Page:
Is Loki a major character? Having him toy with humans just cause he can is pretty boring. It's like a serial killer who is pure evil. Nuance is interesting; complex motivation is interesting. "Cause I want to" ...not so much.

If you would like to see the manuscript or a synopsis, I can send it at your convenience. Thanks for your time and consideration,


This isn't compelling yet. Form rejection.
-----------------------------------------

ORIGINAL
Dear Query Shark,

Skylar Fox often wishes she were a normal girl going to a normal high school. Her father's a mob boss, her only friend's the DA's son, and she's the laughing stock of Gracemont Prep, school to Manhattan's rich and famous. If that wasn't bad enough, Sky's just been selected by the Norse God of Mischief to partake in a historical game of "What if?" known as The Social Experiment.

You've got WAY too much going on here. The fact that she's the daughter of a mob boss and her pal is the DA's son (problematic at best, reeks of device) doesn't have anything to do with the Norse God of Mischief sending her off on Bill & Ted's Incredible Adventure part deus ex machina.


What if Caesar hadn't been killed by Brutus? What if Anne Boleyn had drowned in her youth? What if The Count of Monte Cristo were a romance? (I'm pretty sure the Count of Monte Cristo is a novel, not a historical figure; the person most closely resembling the story is named Pierre Picaud)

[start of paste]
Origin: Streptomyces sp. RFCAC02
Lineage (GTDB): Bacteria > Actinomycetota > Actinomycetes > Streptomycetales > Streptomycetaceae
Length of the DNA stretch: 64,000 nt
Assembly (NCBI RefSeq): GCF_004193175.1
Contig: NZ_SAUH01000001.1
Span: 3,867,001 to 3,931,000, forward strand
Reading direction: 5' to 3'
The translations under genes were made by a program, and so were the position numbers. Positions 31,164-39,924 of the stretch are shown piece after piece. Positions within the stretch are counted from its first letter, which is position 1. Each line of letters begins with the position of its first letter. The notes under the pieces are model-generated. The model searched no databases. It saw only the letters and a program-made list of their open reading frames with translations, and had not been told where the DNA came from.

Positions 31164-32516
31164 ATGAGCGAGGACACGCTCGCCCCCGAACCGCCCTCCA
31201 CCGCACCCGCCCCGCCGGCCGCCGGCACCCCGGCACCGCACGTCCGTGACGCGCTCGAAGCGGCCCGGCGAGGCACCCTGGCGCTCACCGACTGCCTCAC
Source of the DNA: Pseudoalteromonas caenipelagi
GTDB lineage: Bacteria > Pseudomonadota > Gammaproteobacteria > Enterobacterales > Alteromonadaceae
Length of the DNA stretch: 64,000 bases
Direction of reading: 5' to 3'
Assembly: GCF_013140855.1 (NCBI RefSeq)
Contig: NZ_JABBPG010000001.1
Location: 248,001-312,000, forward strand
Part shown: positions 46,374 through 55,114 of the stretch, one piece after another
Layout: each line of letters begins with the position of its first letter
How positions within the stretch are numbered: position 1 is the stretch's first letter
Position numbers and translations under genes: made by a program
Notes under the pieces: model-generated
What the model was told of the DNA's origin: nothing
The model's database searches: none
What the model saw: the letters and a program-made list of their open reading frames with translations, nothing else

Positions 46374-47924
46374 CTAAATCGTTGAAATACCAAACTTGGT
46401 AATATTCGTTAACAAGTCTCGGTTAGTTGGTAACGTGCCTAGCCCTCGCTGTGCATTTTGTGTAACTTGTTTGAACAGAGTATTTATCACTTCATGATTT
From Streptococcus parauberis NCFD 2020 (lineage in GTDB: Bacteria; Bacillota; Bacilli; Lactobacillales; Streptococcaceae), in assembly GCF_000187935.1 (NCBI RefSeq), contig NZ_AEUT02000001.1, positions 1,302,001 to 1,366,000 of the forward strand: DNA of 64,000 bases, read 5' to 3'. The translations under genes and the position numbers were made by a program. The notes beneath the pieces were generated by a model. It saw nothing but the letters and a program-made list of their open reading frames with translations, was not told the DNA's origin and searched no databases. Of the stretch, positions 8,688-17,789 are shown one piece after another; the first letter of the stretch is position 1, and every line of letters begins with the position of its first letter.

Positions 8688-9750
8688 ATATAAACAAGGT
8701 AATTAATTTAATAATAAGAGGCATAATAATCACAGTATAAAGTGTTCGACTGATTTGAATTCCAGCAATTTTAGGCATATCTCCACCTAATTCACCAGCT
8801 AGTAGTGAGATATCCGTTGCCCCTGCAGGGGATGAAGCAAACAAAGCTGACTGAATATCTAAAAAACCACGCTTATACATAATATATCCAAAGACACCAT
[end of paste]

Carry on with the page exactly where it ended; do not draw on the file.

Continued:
Sky must travel through history to ensure that these questions remain unanswered; she wins if the fates are kept. Her friend, Finneas Huckleberry Finn, (who?) wins if the fates are changed.

History, unfortunately, has a striking similarity to Sky's modern day existence. (I don't understand what that means) Choices that seemed easy - allowing Caesar to die, saving Anne Boleyn - are far more difficult than she'd imagined. (why?) Worst of all, Finn is hiding a terrible secret that could forever destroy their friendship. (He's Luke's father?)

Terrible secrets smack of melodrama. There's just no way to have that phrase in a query letter and have it taken seriously. Be specific. What's the problem. What's he hiding. You can tone down the melodrama and it will actually be more dramatic.

The Social Experiment is a 45,000 word young-adult story that begins and ends in high school.

You do all this in 45,000 words? My left eyebrow took the elevator to the top of my beehive 'do on that statement. You've got a LOT going on for 45K words.

In between, two friends tied together by their inferior social status (what?) travel from ancient Rome to Napoleonic France. Their journey is fraught with danger, intrigue, jealousy, and secrecy. Through it all, Sky discovers who she is and ultimately realizes that her relationship with Finn extends far beyond friendship. (oh great, she's Luke's mother)

If you would like to see the manuscript or a synopsis, I can send it at your convenience. Thanks for your time and consideration,